How to take insults
Contributor
Nice

"Holding on to anger is like grasping a hot coal with the intent of throwing it at someone else; you are the one who gets burned." - Buddha

On one occasion, the Buddha was invited by Bharadvaja for alms to his house. As invited, the Buddha visited the house of the man. Instead of entertaining Him, Bharadvaja poured forth a torrent of abuse with the filthiest of words. The Buddha politely inquired:

"Do visitors come to your house, good Bharadvaja?"
"Yes," he replied.
"What do you do when they come?"
"Oh, we prepare a sumptuous feast."
"What do you do if they refuse to receive the meal?"
"Why, we gladly partake of them ourselves."
"Well, good Bharadvaja, you have invited me for alms and entertained me with abuse which I decline to accept. So now it belongs to you."

Naughty

Lady Astor said to Winston Churchill, 'Winston, if I were your wife, I'd put poison in your coffee', to which Churchill replied, 'Nancy, if I were your husband, I'd drink it.'
Insults, delivered with the proper timing, can be devastating - especially if you just sit there and take it. Those who don't want to fight back against an insult-slinger, or those who just don't know how, always end up on the spot and look silly.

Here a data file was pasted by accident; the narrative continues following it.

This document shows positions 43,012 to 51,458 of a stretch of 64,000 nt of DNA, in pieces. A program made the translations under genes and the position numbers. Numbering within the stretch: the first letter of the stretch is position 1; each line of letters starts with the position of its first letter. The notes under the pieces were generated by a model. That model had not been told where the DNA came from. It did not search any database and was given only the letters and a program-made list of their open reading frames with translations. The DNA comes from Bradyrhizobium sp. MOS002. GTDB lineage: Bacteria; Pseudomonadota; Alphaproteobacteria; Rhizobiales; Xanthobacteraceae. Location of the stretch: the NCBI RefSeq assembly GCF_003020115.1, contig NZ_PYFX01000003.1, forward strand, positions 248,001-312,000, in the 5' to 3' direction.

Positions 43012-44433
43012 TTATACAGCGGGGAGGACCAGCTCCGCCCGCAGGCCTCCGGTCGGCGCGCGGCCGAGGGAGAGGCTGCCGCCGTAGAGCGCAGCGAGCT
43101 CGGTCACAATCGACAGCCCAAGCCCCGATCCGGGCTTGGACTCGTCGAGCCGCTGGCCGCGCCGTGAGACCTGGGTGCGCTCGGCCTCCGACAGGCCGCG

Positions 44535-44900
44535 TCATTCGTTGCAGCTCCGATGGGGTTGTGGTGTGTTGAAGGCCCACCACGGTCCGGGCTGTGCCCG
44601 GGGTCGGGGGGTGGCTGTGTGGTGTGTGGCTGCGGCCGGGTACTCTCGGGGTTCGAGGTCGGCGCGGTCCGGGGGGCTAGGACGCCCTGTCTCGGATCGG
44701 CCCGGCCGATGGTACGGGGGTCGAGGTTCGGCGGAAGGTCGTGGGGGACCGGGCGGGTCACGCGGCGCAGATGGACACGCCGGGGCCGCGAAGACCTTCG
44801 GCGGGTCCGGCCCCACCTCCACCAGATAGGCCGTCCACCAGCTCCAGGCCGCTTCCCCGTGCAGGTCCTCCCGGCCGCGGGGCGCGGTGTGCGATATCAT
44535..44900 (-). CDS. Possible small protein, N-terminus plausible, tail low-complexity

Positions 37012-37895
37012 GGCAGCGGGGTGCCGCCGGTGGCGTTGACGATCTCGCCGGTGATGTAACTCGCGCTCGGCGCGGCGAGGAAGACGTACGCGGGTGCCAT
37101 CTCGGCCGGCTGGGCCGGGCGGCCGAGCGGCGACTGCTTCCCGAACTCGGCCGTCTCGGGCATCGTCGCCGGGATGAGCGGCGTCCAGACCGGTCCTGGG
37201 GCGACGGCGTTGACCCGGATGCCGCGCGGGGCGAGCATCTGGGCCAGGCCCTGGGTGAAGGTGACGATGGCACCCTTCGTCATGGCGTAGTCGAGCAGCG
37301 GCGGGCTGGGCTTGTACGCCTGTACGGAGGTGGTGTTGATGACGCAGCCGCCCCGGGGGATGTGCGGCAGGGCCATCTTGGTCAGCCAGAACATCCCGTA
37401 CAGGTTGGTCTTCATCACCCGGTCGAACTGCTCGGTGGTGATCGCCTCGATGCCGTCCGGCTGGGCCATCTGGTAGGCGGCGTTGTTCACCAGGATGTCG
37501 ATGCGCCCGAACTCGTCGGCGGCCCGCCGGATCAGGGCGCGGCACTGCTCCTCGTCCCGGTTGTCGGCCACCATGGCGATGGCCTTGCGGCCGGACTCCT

The best comebacks are done without any hesitation. Begin with a genuine laugh, and finish with biting sarcasm. Examples of comebacks:
"You see? THAT remark is just one reason why your absence would be greatly appreciated."
"So little time ... so many morons."
"Those of us that appreciate your lack of intelligence, would relish your silence."
"Aren't you getting tired of that taste of shoe leather in your mouth?"
"What is it like to be free of all sensitivity, caring and compassion?"

Let's be friends

The Women Behind She Writes

519 articles
12 articles

Featured Members (7)

123 articles
392 articles
54 articles
60 articles

Featured Groups (7)

Trending Articles

  • Karen McManus on Poking Holes & Finding Your...
  • Sara Shepard on Writing YA, Writer's Block and...
  • Holly Black on Fantasy, Faeries & Advice
  • Donna Tartt on Process, Voice and Her Future As A...
  • Lisa See on Bringing Hidden Stories to Light
  • Taylor Jenkins Reid on Researching Your Novel

Comments
No comments yet